So over wine and yachtworld a rough plan was formed.

Let’s just buy a boat in the Med that we like and can actually afford and bring it back to OZ.

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So what kind of boat?

We have decided that compromise is key when it comes to selecting the right sailing boat. We have owned and sailed everything from solid, slow full keelers to modern cruisers/racers.  All have their pros and cons.

So we have firmly landed on a boat selection mantra.

Moderate everything.

We wanted a mid sized, mid priced, moderate displacement, modern, cruiser.

  • Centre Cockpit
  • GRP
  • 41-50 foot
  • Reasonable performance.
  • Ready to cruise, no refits thanks.

What kind of boats did we look at?

So then what?

We did the whirlwind shoestring tour of France, Greece and Malta.

We found in general a similar sad story in the Med. Boats sitting disused in Boatyards sometimes not sailed for a couple of years and owners who had an inflated idea of what they were worth.

“Oh the engine hasn’t been started in 3 years…..no they don’t know the engine hours and the standing rigging is 20 years old but it’s a great boat”

We put in an offer

So it was in Malta that we found a Moody 425 that spoke to us. It was the right boat at the right price. While approaching 30 years of age and a little tired around the edges it had a great inventory of cruising gear, it was in good condition and it is a design we really respected and was spot on for our needs.

 

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So we put an offer in. It was knocked back. We haggled and it was accepted.

In a month if everything works out we will travel to Malta and move onboard. The plans at the moment are super loose and will evolve as we find our cruising legs again.

But it looks like we are back on the water!

Boat Shopping in Europe

 

I have finally gotten around to putting up another video. Boat shopping in the Med. Check it out!

So these days we are enjoying trying our hand at making a couple of videos, taking quick photos as we travel and putting updates out on our socials.  Whether we stick too it or not I guess time will tell!

Anyway I will try and update our boat shopping adventures as frequently as I can over on our Instagram. www.instagram.com/slow.travelling/

And another video coming soon!

 

We sold our boat :(

After only a few weeks on the market we have sold our boat Iolanthe. We wish the new owner the best of success with her, she is a good solid boat capable of taking him wherever he may care to go.

Selling a boat, a good boat though is a bitterweet thing.

We are now searching for our next boat – which is exciting. We are also very happy we sold Iolanthe in good condition, for a price we were happy with and quite quickly.  Everything one could hope for.

Yet as we pack up boxes of boat belongings we are happy-sad. We remembered the good times we have had and the places we have been. We remember Sophie starting to take her first steps in the saloon, we remember her holding on in the cockpit as we beat into 30 knots coming into Bundaberg, we remember sunset dinners, passages spent talking to dolphins and that this wonderful boat was our only home for a year.

She is now ready for new dreams and so are we. I haven’t detailed much about what we are up to on here yet, but we are not done with sailing rest assured of that.

Portugese Bay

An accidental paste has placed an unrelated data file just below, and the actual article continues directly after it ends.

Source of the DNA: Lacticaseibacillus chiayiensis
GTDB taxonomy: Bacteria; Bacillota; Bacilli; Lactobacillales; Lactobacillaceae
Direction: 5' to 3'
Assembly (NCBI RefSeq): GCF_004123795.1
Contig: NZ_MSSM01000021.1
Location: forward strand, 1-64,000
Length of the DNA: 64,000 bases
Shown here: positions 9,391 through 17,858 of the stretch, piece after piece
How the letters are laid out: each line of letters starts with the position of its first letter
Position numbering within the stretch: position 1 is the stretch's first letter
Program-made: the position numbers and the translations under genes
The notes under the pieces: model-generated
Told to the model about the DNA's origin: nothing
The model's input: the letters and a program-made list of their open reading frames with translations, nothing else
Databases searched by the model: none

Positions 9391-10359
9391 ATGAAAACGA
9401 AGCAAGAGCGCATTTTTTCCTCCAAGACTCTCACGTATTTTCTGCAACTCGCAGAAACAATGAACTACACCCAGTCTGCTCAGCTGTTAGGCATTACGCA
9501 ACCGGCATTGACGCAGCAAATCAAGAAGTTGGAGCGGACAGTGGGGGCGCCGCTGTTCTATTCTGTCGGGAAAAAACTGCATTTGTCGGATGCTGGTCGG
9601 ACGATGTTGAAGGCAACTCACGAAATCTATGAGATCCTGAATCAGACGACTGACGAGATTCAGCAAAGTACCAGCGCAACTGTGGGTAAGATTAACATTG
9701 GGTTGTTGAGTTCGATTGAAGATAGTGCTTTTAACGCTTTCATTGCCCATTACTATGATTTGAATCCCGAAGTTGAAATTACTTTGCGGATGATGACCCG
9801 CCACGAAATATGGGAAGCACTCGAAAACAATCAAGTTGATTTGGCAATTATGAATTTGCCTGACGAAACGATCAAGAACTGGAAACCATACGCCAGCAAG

While we are yearning to start sailing some long miles to places far away lately we have been rediscovering the joy of gunkholing around some of Sydney’s marvellous cruising grounds. IMG_2684 As the temperature and winds drop, the waterways get real quiet this time of year, so last week we took the opportunity to spend some time cruising around Pittwater and Broken Bay. One special winter anchorage we have reacquainted ourselves with is the delightful Portuguese Bay. In Pittwater just south of Coaster’s retreat( The Basin) it is well protected from westerly winds and is a great spot with the added benefit that you will probably have the beach and bay to yourself as we did for two days. We anchored in about 7-8 metres of water and then Sophie and I swam in to the beach (yes even this time of year we can’t keep Sophie out of the water!)for a bit of beach soccer and sandcastles before back onboard for a warm shower,  sundowners in the cockpit and then dinner and Nim’s Island for movie night. IMG_2705 The benefit of sailing a few miles everyday and dropping anchor as you please in the afternoon is that it makes for some fantastic family cruising at this stage of our lives. Sammy is at his happiest and most settled on the boat. Sophie loves sailing and is becoming a bonafide, contributing crew member at the age of 4. IMG_2709 IMG_2699 Our blog has been pretty quiet lately as life circumstances have gotten in the way, also making it hard lately to steal the time to go sailing.

Rudder Maintenance

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Our boat is now 25 years old. In that time I don’t believe the rudder has ever been dropped.

Last time we were out of the water I thought about it, but we had the hull soda blasted, faired and a new barrier coat + antifoul applied. We also replaced the PSS Gland and at that point the chequebook really began to hurt.  In the back of my mind I was concerned about rudder, I knew it was ‘wet’ but figured it could wait. We were working long hours, going to have a baby and not intending on anything more than local cruising, another year wouldn’t hurt.

Ignorance is bliss right?

So out of the water again sure enough a cursory investigation made it pretty clear things were not all well with rudder.

Water had been intruding of course and there was some movement between the rudder blade and stock.

After removing the rudder it also became clear the quadrant was showing signs of fatigue and corrosion.

While these discoveries can be demoralising( and expensive), I figure it is wiser to lose your rudder in a perfectly equipped boatyard than in the middle of the
Tasman Sea. More lessons learn’t.